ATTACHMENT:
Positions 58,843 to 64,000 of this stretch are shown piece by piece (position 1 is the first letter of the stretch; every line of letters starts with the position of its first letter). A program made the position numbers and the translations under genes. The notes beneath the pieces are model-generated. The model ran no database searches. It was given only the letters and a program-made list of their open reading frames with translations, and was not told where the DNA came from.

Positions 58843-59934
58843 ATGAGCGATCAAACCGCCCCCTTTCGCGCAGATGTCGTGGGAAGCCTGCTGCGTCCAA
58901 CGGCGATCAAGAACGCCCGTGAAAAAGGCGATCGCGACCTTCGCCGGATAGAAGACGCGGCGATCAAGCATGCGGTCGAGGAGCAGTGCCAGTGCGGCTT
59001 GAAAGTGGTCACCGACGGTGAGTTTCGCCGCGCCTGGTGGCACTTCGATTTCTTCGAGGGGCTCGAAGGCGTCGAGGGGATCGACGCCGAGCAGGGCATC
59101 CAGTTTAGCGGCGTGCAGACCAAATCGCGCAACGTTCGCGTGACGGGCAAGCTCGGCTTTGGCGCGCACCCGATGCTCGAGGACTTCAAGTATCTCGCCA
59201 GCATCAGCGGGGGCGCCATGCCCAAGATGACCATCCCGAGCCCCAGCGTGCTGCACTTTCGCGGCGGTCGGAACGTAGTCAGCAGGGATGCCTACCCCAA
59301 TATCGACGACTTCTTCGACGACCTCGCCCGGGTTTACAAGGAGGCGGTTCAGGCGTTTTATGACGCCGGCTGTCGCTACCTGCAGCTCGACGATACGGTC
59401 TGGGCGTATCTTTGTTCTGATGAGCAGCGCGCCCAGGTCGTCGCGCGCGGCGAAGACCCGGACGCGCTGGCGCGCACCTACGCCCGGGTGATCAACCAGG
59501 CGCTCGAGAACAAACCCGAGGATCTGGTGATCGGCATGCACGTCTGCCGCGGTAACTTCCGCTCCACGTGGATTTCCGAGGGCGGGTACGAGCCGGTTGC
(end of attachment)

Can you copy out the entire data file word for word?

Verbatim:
Positions 58,843 to 64,000 of this stretch are shown piece by piece (position 1 is the first letter of the stretch; every line of letters starts with the position of its first letter). A program made the position numbers and the translations under genes. The notes beneath the pieces are model-generated. The model ran no database searches. It was given only the letters and a program-made list of their open reading frames with translations, and was not told where the DNA came from.

Positions 58843-59934
58843 ATGAGCGATCAAACCGCCCCCTTTCGCGCAGATGTCGTGGGAAGCCTGCTGCGTCCAA
58901 CGGCGATCAAGAACGCCCGTGAAAAAGGCGATCGCGACCTTCGCCGGATAGAAGACGCGGCGATCAAGCATGCGGTCGAGGAGCAGTGCCAGTGCGGCTT
59001 GAAAGTGGTCACCGACGGTGAGTTTCGCCGCGCCTGGTGGCACTTCGATTTCTTCGAGGGGCTCGAAGGCGTCGAGGGGATCGACGCCGAGCAGGGCATC
59101 CAGTTTAGCGGCGTGCAGACCAAATCGCGCAACGTTCGCGTGACGGGCAAGCTCGGCTTTGGCGCGCACCCGATGCTCGAGGACTTCAAGTATCTCGCCA
59201 GCATCAGCGGGGGCGCCATGCCCAAGATGACCATCCCGAGCCCCAGCGTGCTGCACTTTCGCGGCGGTCGGAACGTAGTCAGCAGGGATGCCTACCCCAA
59301 TATCGACGACTTCTTCGACGACCTCGCCCGGGTTTACAAGGAGGCGGTTCAGGCGTTTTATGACGCCGGCTGTCGCTACCTGCAGCTCGACGATACGGTC
59401 TGGGCGTATCTTTGTTCTGATGAGCAGCGCGCCCAGGTCGTCGCGCGCGGCGAAGACCCGGACGCGCTGGCGCGCACCTACGCCCGGGTGATCAACCAGG
59501 CGCTCGAGAACAAACCCGAGGATCTGGTGATCGGCATGCACGTCTGCCGCGGTAACTTCCGCTCCACGTGGATTTCCGAGGGCGGGTACGAGCCGGTTGC